Even in your local law office, the tide continues to turn against Federalists.
Randy Cohen’s Ethicist column in the New York Times Magazine usually tackles moral quandries such as how to politely keep your brother-in-law off your Facebook page or whether it’s fair to listen in on museum lectures without paying.
This week — in article titled “Taking on Unlikables” — he handles an issue closer to a law student’s heart: Is it unethical for an attorney to recommend not hiring law students when their resumes say they are members of the Federalist Society?
Not fair, the Ethicist responds. If the candidates “can do the job, bathe regularly and work well with others, you should hire them.”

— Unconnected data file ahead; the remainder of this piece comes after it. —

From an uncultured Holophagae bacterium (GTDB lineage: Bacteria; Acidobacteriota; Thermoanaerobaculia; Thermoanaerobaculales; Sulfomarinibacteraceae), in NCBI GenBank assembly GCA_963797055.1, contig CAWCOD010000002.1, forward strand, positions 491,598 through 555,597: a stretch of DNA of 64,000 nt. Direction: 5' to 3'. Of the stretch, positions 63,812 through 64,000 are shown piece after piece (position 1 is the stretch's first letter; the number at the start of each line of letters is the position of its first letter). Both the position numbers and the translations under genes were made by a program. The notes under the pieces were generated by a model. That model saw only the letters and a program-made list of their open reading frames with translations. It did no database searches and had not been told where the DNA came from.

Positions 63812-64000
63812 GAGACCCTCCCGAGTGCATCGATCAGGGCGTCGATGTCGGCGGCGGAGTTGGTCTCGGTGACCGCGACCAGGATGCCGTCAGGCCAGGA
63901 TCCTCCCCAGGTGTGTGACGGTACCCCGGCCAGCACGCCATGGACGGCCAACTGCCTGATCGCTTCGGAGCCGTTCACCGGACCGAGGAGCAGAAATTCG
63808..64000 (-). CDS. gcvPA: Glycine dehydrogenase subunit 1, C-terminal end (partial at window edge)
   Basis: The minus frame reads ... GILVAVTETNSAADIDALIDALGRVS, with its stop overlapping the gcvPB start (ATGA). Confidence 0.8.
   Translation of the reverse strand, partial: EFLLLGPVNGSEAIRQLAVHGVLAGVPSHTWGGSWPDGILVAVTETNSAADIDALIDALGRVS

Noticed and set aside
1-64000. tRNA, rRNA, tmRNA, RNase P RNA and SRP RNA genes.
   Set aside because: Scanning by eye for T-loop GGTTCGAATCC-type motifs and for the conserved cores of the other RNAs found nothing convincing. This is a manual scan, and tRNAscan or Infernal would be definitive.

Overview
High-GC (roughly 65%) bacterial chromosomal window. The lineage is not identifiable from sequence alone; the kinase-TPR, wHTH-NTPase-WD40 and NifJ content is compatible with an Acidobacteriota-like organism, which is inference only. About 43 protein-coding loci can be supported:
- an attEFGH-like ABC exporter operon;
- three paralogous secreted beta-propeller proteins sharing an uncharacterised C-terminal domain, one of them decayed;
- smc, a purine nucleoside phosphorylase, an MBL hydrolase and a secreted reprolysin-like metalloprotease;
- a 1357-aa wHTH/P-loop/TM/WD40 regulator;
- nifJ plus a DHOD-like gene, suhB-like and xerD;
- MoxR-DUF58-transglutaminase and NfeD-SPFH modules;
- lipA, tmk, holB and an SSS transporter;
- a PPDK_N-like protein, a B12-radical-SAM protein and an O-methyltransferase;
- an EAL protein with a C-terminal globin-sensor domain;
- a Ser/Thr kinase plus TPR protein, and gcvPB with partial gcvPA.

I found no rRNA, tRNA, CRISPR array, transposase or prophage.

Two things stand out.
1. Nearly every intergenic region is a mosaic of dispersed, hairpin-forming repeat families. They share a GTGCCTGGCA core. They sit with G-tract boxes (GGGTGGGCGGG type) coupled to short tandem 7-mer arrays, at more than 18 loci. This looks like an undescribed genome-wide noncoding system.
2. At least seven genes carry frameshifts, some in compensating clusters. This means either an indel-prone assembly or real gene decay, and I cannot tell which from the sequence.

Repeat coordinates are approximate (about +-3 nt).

He does however, take the chance to give a little lesson in “Do Unto Others.”
“It was odious when membership in the Federalist Society was all but required for some jobs in the Justice Department,” and, Cohen continues, “it is no more appealing to make that affiliation a bar to employment at your firm.”
Alas, perhaps envisioning endless conversations about original intent and the brilliant sense of humour of Justice Antonin Scalia, the update let us know the attorney did not heed the Ethicists’s advice: “Believing that all the applicants were qualified, but able to hire only a few, this person recommended rejecting each member of the Federalist Society.”
Being out of vogue, especially in a tough job market, is no fun at all.
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